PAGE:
- Everybody’s doing it
There are more retreads on full and medium sized trucks on the road today than “new” tires. Although retreading is not nearly as prevalent in light truck and passenger tires as it used to be, major operators of light trucks in final-mile package delivery are also huge retreaders. School districts, fire departments, City Buses, Fuel Haulers, and every other kind of thing that gets hauled on a truck at one-point rides on a retreaded tire.
- You’re in business to make money
Retreading one’s own casing costs ½ as much as replacing with a new tire at initial purchase. New tires come in different levels of quality. They are complicated and made of rubber, additives, oil, and steel. The ingredients in the tires and the processes that meld them together have a range of high to low cost and quality. Tread Rubber Manufacturers offer a range of performance/cost options as well. This range allows retread shops match the performance of the retread to the performance of the new tire their customer had to an extent. The performance of the tread rubber can be tuned to the customer’s interest, but the process of applying the tread and creating the new product of a DOT-branded commercial retread has uniform quality finish across the SKUS.
- It is the right thing – ecologically.
The new tire weighs 135lbs when it is put on the truck. The new tire lives out its useful life, down to the wear bars. Once removed, it will cost about $14 to legally deposit this 100lbs. into the waste stream. Governments across the USA have developed “Tire Recycling” programs that tax the sales of new tires to help fund tire pile abatement. Tire piles are hazardous because if they catch fire, they are ecologically disastrous. They create molten oil that pollutes the water table and emit poisonous gases. The 14$/tire that truck stops, and tire shops charge is not the Tire Recycling Fee that’s put-on new tires by law, it is what the tire dealer charges to load your tire into a bin that he pays to have removed by a Tire Recycler. Tire Recycler businesses are funded almost wholly by the money that they charge for hauling away bins. Although they are called “Tire Recyclers” – really the supply of waste tire material far out paces the demand for waste tire material. Environmental Managers want to avoid using tires as fuel because of the CO2’s created from burning. As an example, in California, Cal Recycle is a governing body that funnels millions of dollars that it makes in Tire Recycling Fees into Waste Tire Market Development Programs. Although Environmental Managers in California can keep a lid on the amount of tire burning that takes place in state, megatons of material have been getting shipped to Mexico and China. Unregulated power makers in these countries use the tires as fuel to make electricity and concrete. Each medium truck tire retreaded diverts 100lbs from this economy and that is a good thing.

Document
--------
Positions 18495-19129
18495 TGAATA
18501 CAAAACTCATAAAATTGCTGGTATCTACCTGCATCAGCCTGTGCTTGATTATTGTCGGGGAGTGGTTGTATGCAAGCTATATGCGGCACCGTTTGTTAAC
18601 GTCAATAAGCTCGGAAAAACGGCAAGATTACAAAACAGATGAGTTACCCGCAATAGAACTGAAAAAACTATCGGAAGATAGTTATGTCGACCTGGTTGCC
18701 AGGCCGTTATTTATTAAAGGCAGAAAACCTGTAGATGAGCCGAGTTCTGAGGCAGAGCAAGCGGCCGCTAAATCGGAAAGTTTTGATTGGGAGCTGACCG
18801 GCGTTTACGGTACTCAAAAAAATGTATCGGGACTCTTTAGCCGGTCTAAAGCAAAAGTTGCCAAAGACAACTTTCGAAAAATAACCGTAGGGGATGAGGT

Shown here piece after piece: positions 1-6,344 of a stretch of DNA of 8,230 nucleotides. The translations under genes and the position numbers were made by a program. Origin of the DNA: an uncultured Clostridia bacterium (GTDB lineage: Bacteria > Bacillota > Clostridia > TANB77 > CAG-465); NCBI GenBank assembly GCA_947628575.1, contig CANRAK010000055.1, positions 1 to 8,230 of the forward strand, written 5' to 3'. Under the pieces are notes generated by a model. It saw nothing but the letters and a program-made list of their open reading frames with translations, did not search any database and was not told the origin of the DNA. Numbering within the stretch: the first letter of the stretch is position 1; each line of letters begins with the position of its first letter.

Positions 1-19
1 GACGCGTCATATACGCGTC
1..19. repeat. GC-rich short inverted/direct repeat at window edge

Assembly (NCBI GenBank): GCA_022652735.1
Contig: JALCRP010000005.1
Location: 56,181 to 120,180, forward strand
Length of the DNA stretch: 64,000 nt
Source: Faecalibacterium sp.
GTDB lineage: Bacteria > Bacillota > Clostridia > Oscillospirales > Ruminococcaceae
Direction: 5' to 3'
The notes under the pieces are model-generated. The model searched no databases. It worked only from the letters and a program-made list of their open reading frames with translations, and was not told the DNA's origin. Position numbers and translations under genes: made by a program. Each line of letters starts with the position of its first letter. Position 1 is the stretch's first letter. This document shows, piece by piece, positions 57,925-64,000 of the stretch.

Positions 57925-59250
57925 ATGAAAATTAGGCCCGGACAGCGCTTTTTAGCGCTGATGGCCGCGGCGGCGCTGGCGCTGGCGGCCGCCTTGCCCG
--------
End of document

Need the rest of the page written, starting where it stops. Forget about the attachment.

- Why not?
John McCoy used to preach that the tire you get is only as good as the dealer you get it from. This is probably true in more things than just tires, but it is definitely true when it comes to retreads. Skilled, trained, and dedicated consultants make all the difference in the success or failure of a tire retreading program. How does the customer use their trucks? Which tread will save them the most money? Do they need a tread that lasts longer? Do they need a tread that has a lower price? How important is avoiding down time for changing worn out tires? Do they not put enough miles on to wear out a durable tread? Is traction critical for what they do? Is fuel mileage a factor? Are their air pressures good? How prevalent are replacement casings? How much do replacement casings cost? These are some of the questions that a good tire consultant can help someone consider when their authoring their own Retreading Program. Retreading Programs are documents that can be shared with the retreading facility that express in black and white which kinds of tires get what kinds of treads and how much repair work the customer wants done before the tire is booted to the scrap pile. They contain all the parameters for the finished tire. How old of a tire does the company want to retread? How worn out should the tire be before it is retreaded as opposed to being repaired only. How large of a reinforcement repair does the customer want installed to their casings? How many reinforcements are too many? The Retreading Program helps the consultant to make sure that the customer saves money by retreading. Another tool a good consultant has is your scrap tire pile. How are tires wearing? Are they showing signs of irregular wear? Punch wear? River wear? Channel wear? Are casings going out early on account of having been ran under inflated? Are certain brands the customer is using less durable than others? Are tires going to the scrap pile for a common cause?
There are a lot of reasons not to retread a casing, but the person to discover those reasons should be an experienced, informed, and trusted expert in commercial tires. If you think you do not have one available to you, email us at email@example.com and we will assign one! Thanks for reading!